Hear Jeff Friedman Read His Prose Piece Aloud

 In Culture

If you’ve flipped through our latest issue, you’ve located our newest poetry selection. As an added bonus for our readers, we asked poet Jeff  Friedman to read his prose piece aloud for you to experience the piece as he does.


“Enough tricks,” she said as her opal earrings disappeared from her ears and a parrot flew from her purse, as pink smoke rose between us. “Enough sleight of hand, enough legerdemain—” as I pulled an egg from her nostril, a hundred dollar bill from her ear, and the bra from under her shirt, as I waved my hands and said the magic words and watched her float in air, supine. Against my will, she righted herself and walked through a door as if only spirit. Before I knew it, she kissed me. “No more tricks,” she said as her black thunderous hair fell loose down her back, as her jeans split at the seams and fell off, revealing her turquoise thong. “Okay,” she said, “if that’s who we are.” Then I was naked, and as the smoke cleared, there was nothing between us.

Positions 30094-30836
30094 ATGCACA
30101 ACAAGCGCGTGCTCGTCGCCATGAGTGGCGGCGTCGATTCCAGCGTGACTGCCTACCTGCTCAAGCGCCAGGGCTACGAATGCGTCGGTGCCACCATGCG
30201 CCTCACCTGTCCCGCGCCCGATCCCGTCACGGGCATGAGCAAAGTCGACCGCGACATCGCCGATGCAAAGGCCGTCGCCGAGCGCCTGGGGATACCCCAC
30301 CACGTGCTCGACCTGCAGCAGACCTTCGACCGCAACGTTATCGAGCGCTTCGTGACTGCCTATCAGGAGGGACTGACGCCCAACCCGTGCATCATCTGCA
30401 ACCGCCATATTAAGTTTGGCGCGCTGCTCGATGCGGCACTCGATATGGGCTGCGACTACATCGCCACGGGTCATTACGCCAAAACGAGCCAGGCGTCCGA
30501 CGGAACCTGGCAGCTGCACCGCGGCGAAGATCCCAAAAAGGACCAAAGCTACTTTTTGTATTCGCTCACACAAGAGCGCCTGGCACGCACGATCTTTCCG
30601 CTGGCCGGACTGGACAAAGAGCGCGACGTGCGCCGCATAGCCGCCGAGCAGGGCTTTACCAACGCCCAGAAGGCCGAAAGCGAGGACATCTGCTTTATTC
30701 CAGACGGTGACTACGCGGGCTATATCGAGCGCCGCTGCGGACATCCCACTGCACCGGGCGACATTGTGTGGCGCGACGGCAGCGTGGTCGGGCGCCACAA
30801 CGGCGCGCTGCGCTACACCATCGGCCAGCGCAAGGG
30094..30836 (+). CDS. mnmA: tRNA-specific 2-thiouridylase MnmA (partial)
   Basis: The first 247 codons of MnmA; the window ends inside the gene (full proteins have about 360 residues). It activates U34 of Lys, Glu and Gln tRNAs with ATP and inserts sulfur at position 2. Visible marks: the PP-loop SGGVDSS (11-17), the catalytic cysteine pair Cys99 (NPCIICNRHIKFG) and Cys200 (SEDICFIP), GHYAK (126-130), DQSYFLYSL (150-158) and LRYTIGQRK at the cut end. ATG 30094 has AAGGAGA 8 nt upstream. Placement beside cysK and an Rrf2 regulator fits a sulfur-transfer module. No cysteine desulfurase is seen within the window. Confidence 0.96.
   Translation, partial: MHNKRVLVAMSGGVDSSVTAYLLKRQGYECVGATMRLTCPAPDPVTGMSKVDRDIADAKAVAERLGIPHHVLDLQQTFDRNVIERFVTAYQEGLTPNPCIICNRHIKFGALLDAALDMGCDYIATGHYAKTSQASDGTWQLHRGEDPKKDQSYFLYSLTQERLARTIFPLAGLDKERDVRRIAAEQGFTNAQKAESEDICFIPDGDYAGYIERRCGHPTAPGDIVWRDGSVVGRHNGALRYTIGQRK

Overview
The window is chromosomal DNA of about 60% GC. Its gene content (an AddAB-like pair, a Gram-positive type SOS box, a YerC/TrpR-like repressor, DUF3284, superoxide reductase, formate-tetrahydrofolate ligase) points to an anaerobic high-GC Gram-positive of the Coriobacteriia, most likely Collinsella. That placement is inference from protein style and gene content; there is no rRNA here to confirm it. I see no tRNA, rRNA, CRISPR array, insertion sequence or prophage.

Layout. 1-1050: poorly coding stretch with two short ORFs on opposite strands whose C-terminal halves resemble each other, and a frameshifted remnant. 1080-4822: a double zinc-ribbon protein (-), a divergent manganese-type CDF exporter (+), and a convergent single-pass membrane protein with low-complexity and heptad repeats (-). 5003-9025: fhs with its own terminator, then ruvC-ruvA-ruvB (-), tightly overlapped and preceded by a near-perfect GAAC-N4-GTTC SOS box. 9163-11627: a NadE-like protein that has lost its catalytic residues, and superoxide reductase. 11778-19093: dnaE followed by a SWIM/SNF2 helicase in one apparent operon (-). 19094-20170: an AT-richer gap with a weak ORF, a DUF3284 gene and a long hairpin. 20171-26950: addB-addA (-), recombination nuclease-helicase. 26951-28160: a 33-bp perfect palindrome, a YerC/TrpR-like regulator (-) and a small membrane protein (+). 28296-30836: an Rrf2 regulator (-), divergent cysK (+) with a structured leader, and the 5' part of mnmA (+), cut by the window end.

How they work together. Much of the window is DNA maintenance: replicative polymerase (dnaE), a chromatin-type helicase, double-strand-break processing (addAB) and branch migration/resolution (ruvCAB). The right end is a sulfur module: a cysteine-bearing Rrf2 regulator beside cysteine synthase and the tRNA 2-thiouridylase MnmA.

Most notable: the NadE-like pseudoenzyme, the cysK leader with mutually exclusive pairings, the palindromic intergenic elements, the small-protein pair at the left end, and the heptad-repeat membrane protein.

Jeff Friedman has published six poetry collections, five with Carnegie Mellon University Press, including “Pretenders” (2014), “Working in Flour” (2011) and “Black Threads” (2008). His poems, mini stories and translations have appeared in American Poetry Review, Poetry, New England Review, The Antioch Review, Poetry International, Flashfiction.net, Hotel Amerika, Flash Fiction Funny, Agni Online, The New Bloomsbury Anthology of Contemporary Jewish Poets, Journal of Compressed Creative Arts, Smokelong Quarterly, The Vestal Review, and The New Republic and numerous other literary magazines. Dzvinia Orlowsky’s and his translation of “Memorials by Polish Poet Mieczslaw Jastrun” was published by Lavender Ink/Dialogos in August 2014. Friedman and Orlowsky were awarded an NEA Literature Translation Fellowship for 2016.

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